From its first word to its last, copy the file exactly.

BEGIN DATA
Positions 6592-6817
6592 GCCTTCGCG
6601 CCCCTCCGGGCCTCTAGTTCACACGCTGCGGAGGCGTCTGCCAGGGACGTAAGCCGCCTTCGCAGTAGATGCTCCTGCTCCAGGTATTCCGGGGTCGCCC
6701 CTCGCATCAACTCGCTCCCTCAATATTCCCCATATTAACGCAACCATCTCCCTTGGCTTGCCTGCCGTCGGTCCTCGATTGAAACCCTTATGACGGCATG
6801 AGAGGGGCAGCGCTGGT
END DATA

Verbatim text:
Positions 6592-6817
6592 GCCTTCGCG
6601 CCCCTCCGGGCCTCTAGTTCACACGCTGCGGAGGCGTCTGCCAGGGACGTAAGCCGCCTTCGCAGTAGATGCTCCTGCTCCAGGTATTCCGGGGTCGCCC
6701 CTCGCATCAACTCGCTCCCTCAATATTCCCCATATTAACGCAACCATCTCCCTTGGCTTGCCTGCCGTCGGTCCTCGATTGAAACCCTTATGACGGCATG
6801 AGAGGGGCAGCGCTGGT